Tuesday, August 02, 2016

Our Children Are Counting On Us

The scientific evidence is quite clear: formal "academic" style education should not begin before a children are seven-years-old.

Now I believe that this remains true throughout our lives; that what we have traditionally come to call schooling is a sham born of habit and laziness, and there is plenty of evidence to support my belief. Just flip to the appendix of Peter Gray's groundbreaking book on the subject Free to Learn and have a gander at the massive collection of anthropological, neurological, and psychological proof he used to support his position that children of all ages are better off if left to pursue their own education. But I continue to call it my belief because for many experts the jury is still out.

The case for letting children pursue their own education through play until the age of seven, however, is as settled as science can ever be settled and we fail to heed it at the expense of our children.

Tragically, this scientific knowledge remains largely unknown to most of those who we elect to make our educational policies, leaving them to be constructed not upon the foundation of accumulated human wisdom, as is proper, but rather upon the gut level beliefs of those sitting in the seats of power. This has always been true, of course, but with the advent of the No Child Left Behind agenda of the Bush administration, and continued by the Race to the Top policies of the Obama administration, we have fallen whole hog into the deep end of faith-based public policy.

This might be acceptable if we lived under a theocracy, but we purport to be democratic nations. In a democracy public policy must be based on facts, not faith.

I'm certainly not saying that our schools don't need to be improved. Indeed, our educational system was and is failing many of our children, and in particular those from disadvantaged backgrounds. What I am saying is that our elected leaders, rather than sitting down and drafting an improvement plan based upon the best science about how children learn and the advice of professional educators, instead rely on what strikes them as "common sense," which in this case means doubling down on the very system that was already failing these kids: the very definition of insanity.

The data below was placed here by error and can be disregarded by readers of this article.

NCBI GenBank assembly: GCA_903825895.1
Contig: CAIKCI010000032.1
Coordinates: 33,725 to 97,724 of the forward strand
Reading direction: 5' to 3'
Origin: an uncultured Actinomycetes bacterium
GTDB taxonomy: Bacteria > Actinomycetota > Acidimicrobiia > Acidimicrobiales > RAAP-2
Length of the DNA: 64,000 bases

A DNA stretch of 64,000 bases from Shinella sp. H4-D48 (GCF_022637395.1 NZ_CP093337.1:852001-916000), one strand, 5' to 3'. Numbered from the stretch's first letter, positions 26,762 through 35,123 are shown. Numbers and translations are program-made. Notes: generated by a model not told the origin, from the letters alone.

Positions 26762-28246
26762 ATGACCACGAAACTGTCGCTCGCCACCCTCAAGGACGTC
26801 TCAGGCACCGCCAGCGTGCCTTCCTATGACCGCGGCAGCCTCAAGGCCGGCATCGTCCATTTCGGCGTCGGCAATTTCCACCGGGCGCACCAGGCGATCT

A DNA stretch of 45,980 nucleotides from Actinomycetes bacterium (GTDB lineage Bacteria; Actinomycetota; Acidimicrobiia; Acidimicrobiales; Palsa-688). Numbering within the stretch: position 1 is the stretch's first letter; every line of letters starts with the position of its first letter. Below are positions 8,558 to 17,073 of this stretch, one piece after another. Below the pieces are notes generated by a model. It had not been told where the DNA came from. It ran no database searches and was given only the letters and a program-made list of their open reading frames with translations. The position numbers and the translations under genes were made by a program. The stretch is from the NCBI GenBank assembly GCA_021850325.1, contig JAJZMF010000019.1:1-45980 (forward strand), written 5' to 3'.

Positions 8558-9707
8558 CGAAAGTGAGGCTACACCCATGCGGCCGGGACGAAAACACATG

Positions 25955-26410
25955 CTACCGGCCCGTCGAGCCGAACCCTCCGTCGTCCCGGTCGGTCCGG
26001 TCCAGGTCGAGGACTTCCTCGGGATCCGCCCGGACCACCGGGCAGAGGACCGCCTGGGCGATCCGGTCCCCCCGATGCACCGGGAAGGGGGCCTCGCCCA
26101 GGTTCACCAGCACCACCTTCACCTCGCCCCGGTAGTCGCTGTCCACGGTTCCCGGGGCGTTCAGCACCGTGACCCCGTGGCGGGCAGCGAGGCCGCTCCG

They push for longer school days, more direct instruction, more testing, more homework, and less play, which results in a tragically narrowed curriculum that focuses almost exclusively on literacy and math. And then, in their ignorance, they push these "solutions" onto younger and younger children until we are now expecting even preschoolers to be reading and sitting at desks. They are stealing childhood from our youngest citizens based solely upon their beliefs.

And this is not just a problem in the US, but rather around the world, where ignorant politicians strive to impose their faith upon children. I am currently traveling in Australia where there is a movement afoot in state of Tasmania, lead by their education minister Jeremy Rockliff, to lower the compulsory school starting age to four-and-a-half in the name of improving academic outcomes. Four-and-a-half: it's outrageous.

Frankly, I don't care about the good intentions of Bush or Obama or Rockliff or any of them: this is a crime against children. The right to play may not be recognized in law, but the actual evidence supports it overwhelmingly, yet time and again, right around the world, our children are being subjected to the whims of faith-based education policy which is not just failing to make them smarter, but actually damaging their educational prospects, making them hate school, and driving many of them into chronic depression.

We can't stand by and allow politicians to steal childhood from our children. Our children are counting on us.

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